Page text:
Setting Environment Variables Locally for Django Development

While reading the book “Two Scoops of Django“, I learned many useful things about Django. One of the really useful tips in chapter 5 of the book is the isolation of secrets (e.g. API keys and database passwords) from the source code repository, through the use of environment variables. The concept is great, but I think there is a better way for setting the environment variables on your local development machine.

The book says to put the environment variables in .bashrc, .profile, or .bash_profile, or to put them in the bin/activate script of the virtualenv. This approach is not ideal, for the following reasons:

  1. Using .bashrc and friends means that your API keys and database passwords are always loaded whenever you use the shell, even when you don’t mean to work on your Django project;
  2. In the long run, it contaminates your shell environment with useless environment variables as you work on more and more projects;
  3. At the same time, you will likely be forced to prefix the environment variable names with your project names, to prevent conflicts, making the names longer than necessary;
  4. You have to manually clean up your .bashrc (or its equivalent) after your project’s end-of-life.
  5. You have to use different syntaxes as you migrate between Linux/Unix/Mac and Windows

Even if you go with bin/activate, you are still exposing your API keys and database passwords to the shell, and you have to clean them up in the deactivate function. It’s troublesome and mistake-prone. This is actually a consequence of how virtualenv is doing it wrong.

So here is my approach, which I believe is an improvement:

  1. In the site-packages directory of your virtualenv (something like “lib/python2.7/site-packages/”), define a new mysecrets.py module. The content of this module is like this:
    # `secrets` **must** be a simple dictionary.
    # i.e. no logic to programmatically generate keys or
    # values.
    secrets = {
        'postgresql_username': 'bob',
        'postgresql_password': '132!^a8!#)',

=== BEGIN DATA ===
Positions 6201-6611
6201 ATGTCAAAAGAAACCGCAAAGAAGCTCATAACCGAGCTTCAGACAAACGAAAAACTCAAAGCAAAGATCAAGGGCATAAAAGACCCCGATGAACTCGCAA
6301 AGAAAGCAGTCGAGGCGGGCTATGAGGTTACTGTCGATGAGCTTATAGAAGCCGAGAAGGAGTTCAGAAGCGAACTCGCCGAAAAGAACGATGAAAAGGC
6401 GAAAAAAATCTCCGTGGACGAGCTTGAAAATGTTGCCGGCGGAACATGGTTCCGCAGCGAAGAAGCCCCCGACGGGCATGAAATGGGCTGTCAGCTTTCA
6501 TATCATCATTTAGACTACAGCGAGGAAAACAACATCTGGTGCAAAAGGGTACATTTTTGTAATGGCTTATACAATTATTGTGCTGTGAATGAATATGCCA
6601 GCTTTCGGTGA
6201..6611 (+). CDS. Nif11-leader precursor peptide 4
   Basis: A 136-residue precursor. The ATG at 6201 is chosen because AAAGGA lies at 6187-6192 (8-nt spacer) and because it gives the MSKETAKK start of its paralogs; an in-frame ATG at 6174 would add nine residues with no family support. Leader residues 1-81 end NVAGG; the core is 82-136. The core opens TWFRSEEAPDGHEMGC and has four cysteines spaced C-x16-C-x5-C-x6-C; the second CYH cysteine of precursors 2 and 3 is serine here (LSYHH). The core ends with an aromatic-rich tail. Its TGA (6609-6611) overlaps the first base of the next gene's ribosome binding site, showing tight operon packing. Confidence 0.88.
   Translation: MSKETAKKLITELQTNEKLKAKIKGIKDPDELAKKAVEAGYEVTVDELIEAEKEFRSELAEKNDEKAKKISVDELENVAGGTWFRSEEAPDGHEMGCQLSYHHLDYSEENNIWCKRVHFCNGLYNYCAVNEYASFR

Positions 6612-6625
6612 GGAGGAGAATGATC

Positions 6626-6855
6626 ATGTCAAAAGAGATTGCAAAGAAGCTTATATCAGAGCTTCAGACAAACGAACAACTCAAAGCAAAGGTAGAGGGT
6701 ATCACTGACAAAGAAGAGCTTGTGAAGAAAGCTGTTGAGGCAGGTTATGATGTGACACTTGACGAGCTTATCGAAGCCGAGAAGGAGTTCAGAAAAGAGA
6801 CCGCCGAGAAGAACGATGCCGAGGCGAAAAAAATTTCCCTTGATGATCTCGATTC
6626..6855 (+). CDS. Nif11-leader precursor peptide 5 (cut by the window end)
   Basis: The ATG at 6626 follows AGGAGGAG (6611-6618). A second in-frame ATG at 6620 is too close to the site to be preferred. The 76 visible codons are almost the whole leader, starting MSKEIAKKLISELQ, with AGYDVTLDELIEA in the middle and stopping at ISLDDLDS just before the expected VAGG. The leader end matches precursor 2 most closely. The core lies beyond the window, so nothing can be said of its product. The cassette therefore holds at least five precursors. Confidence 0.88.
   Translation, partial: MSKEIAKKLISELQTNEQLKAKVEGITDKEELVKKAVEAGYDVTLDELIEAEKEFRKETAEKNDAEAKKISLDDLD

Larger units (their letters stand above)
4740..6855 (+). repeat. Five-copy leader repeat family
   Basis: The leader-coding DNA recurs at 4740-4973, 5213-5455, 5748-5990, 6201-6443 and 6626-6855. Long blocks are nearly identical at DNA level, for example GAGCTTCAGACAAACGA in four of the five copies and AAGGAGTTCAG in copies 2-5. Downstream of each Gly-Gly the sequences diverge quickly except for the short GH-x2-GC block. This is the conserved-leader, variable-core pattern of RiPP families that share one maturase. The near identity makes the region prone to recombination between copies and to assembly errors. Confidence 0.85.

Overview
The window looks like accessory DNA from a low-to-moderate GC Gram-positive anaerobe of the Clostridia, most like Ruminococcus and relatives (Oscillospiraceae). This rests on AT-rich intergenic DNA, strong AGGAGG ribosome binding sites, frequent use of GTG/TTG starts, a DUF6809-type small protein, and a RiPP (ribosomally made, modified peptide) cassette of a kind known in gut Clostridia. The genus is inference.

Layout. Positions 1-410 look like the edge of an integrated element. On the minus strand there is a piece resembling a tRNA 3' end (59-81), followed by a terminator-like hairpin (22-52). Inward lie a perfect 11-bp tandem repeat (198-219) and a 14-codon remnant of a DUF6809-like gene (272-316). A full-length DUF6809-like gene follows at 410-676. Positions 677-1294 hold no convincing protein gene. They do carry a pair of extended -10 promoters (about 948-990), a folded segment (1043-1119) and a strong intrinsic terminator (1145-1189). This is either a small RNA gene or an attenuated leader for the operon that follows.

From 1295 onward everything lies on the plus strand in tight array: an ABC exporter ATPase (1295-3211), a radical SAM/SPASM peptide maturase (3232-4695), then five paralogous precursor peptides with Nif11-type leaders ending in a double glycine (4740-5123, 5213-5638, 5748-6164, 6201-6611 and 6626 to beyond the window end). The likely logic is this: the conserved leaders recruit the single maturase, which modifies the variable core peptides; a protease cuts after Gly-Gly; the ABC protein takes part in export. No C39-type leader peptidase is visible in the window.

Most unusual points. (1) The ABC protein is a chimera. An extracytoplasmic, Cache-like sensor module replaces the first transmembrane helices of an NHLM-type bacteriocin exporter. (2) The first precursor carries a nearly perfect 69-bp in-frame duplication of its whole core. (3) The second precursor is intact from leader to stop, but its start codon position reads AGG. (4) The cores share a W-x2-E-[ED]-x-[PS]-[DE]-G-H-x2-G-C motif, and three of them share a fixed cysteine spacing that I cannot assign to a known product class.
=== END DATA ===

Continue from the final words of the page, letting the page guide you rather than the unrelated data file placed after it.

# etc
    }
  2. Then, in the settings/local.py module of your Django project, import this mysecrets.py module and use the secrets function:
    from .base import *
    import mysecrets
    
    SECRETS = mysecrets.secrets
    
    # The rest of the usual content in local.py…

Now the SECRETS dictionary is even accessible through the django.conf.settings object.

This approach deals with the problems above while still achieving the effect of isolating secrets from the source code repository:

  • It is shell-agnostic because you are using Python to declare environment variables, and you certainly already know Python since you are working on a Django project;
  • You don’t leak your secrets through your shell;
  • You don’t contaminate your shell environment with useless variables;
  • You don’t have to prepend your variable names with your project name;
  • You don’t have to manually edit .bashrc (or its equivalent) in order to clean up, after your project’s end-of-life. You would probably delete your project’s virtualenv anyway.
  • You don’t have to edit the deactivate function in bin/activate to clean up the environment.

Update

@pydanny is concerned that this approach may degenerate into the local_settings.py anti-pattern. While his concern is understandable, I perceive it as a matter of good sense and self-discipline. Like I said in this thread in the Hong Kong Python User Group, anybody who has read @pydanny and @pyaudrey‘s Two Scoops of Django should understand the intention of isolating secrets while keeping all the real logic under version control. The module is purposely named mysecrets.py; anybody who adds anything other than secrets (e.g. API keys and database passwords) into this module simply fails English and should not be programming in any programming language at all. Like the old saying goes: we are all consenting adults.

An even safer approach would involve writing Windows INI-style config files and using Python’s ConfigParser to parse them, as suggested by Jimmy Wong. While this avoids the degeneration into the local_settings.py anti-pattern, it also entails knowing and using an extra syntax (INI-style config file syntax), however trivial it is. It’s a trade-off that I am hesitant to take. I’m lazy this way.

Comments are most welcome.

Update 2

I don’t remember why I originally wrote `secrets` as a function. In retrospec, it should be just a dictionary. It would look more declarative and be less prone to degenerate into the local_settings.py anti-pattern. I’ve updated the code snippets above.

34 thoughts on “Setting Environment Variables Locally for Django Development”

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